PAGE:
If you’re like a lot of people, you might think of a sinister alley in a foreign country serving as the local red light district. Or you might imagine a woman who comes to the U.S. with hopes of a better life for herself and her family who is then forced to sell her body to pay debt bondage. Maybe you think of a young woman violently forced by a hated pimp to work the streets.
While all of these images do constitute forms of sex trafficking, they barely begin to tell the story. And as these disturbing pictures run through our minds, few of us add to our list the children and teens in our own communities. We aren’t likely to think of the students in our classrooms as they navigate the Internet or check their social network sites.
By ETR | August 17, 2016
One of ETR’s areas of focus is Diversity in IT. Our team is nationally known for its work in research, evaluation and promoting strategies to increase diversity in STEM fields. They’ve done original research, developed and tested programs and learning approaches, and built partnerships that boost pathways from school to college to the workforce.
The team has also developed three tip sheets that can help boost the efficacy of school- and community-based programs with youth. See them all on this page, or go to the individual pages below.
By John Henry Ledwith | August 11, 2016
Senior Sales Manager, ETR
Someone asked me the other day, “Why are you such an evangelist for HealthSmart?” Actually, I get this question a lot. HealthSmart is ETR’s premiere health education program, and I talk about it all the time—not just as part of my job, but as part of my life.
If a friend mentions a disturbing new report about school bullying, or brings up the latest statistics about teens and tobacco, I’m likely to say, “You know, HealthSmart has some great lessons on exactly that topic!” If someone tells me their kids are attending a new school, I ask, “Are they using HealthSmart for their health education program?”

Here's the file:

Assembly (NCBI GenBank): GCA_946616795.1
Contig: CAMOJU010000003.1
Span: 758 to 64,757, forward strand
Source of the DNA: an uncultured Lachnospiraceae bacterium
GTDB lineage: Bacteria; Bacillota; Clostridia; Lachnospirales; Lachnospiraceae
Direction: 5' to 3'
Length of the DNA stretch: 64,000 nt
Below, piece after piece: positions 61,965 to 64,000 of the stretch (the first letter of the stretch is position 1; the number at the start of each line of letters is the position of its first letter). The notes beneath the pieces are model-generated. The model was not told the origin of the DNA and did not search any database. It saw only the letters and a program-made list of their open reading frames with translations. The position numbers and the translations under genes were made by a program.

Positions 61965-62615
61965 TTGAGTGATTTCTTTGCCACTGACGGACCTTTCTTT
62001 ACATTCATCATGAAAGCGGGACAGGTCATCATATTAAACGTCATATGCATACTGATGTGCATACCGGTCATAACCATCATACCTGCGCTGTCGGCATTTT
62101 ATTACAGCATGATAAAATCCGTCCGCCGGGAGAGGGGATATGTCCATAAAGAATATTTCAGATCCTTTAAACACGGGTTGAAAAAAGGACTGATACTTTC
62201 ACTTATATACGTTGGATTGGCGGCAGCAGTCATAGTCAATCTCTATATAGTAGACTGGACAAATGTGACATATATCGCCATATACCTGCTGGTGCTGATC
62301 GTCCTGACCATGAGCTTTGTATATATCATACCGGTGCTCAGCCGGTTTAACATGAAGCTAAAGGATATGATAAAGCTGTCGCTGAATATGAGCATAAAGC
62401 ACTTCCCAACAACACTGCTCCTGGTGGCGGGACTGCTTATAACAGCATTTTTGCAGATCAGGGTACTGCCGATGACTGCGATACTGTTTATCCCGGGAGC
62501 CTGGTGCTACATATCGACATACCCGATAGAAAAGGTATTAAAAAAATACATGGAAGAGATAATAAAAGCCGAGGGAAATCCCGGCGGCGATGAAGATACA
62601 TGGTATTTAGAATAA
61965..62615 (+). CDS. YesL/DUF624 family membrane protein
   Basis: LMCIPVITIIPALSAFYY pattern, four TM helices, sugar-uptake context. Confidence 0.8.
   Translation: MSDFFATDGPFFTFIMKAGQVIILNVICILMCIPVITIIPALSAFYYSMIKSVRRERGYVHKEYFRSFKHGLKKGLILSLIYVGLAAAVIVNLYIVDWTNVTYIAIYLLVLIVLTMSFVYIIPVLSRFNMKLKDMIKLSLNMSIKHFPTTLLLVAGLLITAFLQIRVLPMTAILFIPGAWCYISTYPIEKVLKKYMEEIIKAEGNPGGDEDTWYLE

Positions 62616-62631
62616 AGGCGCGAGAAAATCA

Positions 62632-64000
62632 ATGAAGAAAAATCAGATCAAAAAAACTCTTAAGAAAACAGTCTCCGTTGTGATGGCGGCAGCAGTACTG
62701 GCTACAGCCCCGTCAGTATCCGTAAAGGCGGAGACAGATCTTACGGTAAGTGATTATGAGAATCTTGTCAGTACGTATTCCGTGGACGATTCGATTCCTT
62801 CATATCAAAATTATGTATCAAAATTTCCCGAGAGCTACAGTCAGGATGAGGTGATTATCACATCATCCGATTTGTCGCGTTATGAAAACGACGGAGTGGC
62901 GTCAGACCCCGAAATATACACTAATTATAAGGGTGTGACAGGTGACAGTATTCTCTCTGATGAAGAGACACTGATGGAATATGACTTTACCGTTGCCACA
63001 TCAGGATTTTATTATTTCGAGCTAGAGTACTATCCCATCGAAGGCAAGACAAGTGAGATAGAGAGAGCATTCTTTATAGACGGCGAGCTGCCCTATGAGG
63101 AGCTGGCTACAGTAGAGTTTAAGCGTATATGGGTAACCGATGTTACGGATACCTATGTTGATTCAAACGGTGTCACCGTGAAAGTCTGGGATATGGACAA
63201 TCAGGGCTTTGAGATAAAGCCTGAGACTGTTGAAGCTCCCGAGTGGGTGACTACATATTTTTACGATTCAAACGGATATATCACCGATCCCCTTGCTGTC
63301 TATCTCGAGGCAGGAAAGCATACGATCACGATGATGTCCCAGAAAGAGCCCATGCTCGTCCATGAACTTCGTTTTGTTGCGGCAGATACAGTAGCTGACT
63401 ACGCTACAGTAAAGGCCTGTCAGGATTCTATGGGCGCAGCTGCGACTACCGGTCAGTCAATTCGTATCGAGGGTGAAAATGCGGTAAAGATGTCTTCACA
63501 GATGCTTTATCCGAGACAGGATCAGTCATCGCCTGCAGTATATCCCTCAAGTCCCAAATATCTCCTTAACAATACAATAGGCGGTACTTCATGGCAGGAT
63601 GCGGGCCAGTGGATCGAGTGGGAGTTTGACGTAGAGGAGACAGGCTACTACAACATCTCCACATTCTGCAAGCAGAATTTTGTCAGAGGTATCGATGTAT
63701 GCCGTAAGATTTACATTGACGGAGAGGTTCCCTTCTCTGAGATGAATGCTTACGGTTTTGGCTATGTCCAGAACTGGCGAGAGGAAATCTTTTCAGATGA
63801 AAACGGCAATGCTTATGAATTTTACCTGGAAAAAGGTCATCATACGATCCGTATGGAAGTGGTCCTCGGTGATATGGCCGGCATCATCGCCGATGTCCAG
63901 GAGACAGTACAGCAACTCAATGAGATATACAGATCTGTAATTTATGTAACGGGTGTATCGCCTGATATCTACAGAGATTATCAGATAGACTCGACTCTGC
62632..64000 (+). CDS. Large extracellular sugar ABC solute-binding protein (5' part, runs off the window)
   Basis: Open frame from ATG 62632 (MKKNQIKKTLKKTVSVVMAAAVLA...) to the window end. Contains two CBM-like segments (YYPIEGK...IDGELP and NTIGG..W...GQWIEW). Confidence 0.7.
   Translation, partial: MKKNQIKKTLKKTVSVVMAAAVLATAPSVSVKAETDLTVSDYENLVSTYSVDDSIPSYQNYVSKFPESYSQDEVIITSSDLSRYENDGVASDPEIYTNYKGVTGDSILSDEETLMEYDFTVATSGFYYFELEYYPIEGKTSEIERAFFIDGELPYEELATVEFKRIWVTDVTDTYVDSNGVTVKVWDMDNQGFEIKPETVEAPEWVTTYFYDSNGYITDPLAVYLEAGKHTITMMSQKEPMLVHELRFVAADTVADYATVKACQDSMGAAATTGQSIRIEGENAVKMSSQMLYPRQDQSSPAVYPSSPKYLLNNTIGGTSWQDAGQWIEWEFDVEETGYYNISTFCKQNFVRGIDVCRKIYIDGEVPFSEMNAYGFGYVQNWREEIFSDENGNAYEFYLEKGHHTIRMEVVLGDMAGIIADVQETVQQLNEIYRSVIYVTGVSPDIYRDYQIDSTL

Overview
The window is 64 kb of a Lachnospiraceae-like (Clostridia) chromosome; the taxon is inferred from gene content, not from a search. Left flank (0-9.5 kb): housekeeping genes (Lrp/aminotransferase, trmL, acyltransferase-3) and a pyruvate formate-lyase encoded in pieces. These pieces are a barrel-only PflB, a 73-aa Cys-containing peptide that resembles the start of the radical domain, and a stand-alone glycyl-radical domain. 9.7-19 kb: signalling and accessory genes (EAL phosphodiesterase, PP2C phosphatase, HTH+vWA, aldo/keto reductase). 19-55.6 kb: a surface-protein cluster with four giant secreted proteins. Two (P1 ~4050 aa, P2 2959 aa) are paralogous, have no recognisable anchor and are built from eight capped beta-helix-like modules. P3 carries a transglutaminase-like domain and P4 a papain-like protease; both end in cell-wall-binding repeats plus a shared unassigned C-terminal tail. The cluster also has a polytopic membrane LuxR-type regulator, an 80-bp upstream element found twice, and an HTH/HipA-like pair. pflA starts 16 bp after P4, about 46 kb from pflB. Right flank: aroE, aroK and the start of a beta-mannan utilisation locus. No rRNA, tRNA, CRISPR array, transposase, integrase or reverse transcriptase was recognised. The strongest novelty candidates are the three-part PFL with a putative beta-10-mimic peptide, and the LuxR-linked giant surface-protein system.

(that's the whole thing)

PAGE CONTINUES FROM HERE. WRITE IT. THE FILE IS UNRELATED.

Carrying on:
Sure. I’m an evangelist. But I’m a health education evangelist. I believe health is one of the most important topics we can bring to our children and youth. It can literally make life-and-death differences for them. And I happen to think that HealthSmart is absolutely the best health education program out there.
By ETR | August 8, 2016
For most of her life, Narinder Dhaliwal has been an enthusiastic advocate for tobacco control. “I watched my grandfather slowly kill himself by smoking one or two packs a day,” she explains.
Some of the effects left a strong impression on Narinder. “His fingers on both hands were stained yellow. His lips were close to black. He was always surrounded by the smell of stale tobacco.”
Her grandfather paid the highest possible price for smoking. “He worked his whole life at the Ford car factory. He finally retired at age 60. He never got to cash his first pension check. He died of a massive heart attack while on holiday in India. That check arrived after he died.”
It is no surprise that, after this experience, Narinder has brought a particular devotion to her work as Director of ETR’s Tobacco Education Clearinghouse (TECC).
By Shannon Campe | August 2, 2016
Research Associate, ETR
Fifteen years ago, ETR started working with middle school girls to help them build computer programming skills and confidence. This was Girls Creating Games, a project where girls designed and programmed their own games. It was one of the earliest projects in our Diversity in IT group.
By John Shields, PhD, MSW | July 28, 2016
Senior Research Associate, ETR
Recent publications have focused our nation’s attention on ensuring the safety and well-being of transgender students. We have been encouraged to safeguard their full access to all educational programs and activities.
In their “Dear Colleague” letter of May 2016, the U.S. Departments of Justice and Education have issued clear principles designed to “help ensure that transgender students enjoy a supportive and nondiscriminatory school environment.” In July, the California School Board Association released “Updated Legal Guidance” to help California school districts move from principle to practice.
Many (but not all) school districts are endeavoring with great sincerity to turn these principles into policies and procedures. However, they quickly encounter a significant technical barrier—the sex-binary nature of Student Information Systems (SISs). These databases are commonly used by districts to house students’ demographic information, attendance, class schedules, grades and other performance indicators.
Given this new guidance on transgender students, there are at least three basic functionalities that are immediately needed in the SISs used by Districts across the country.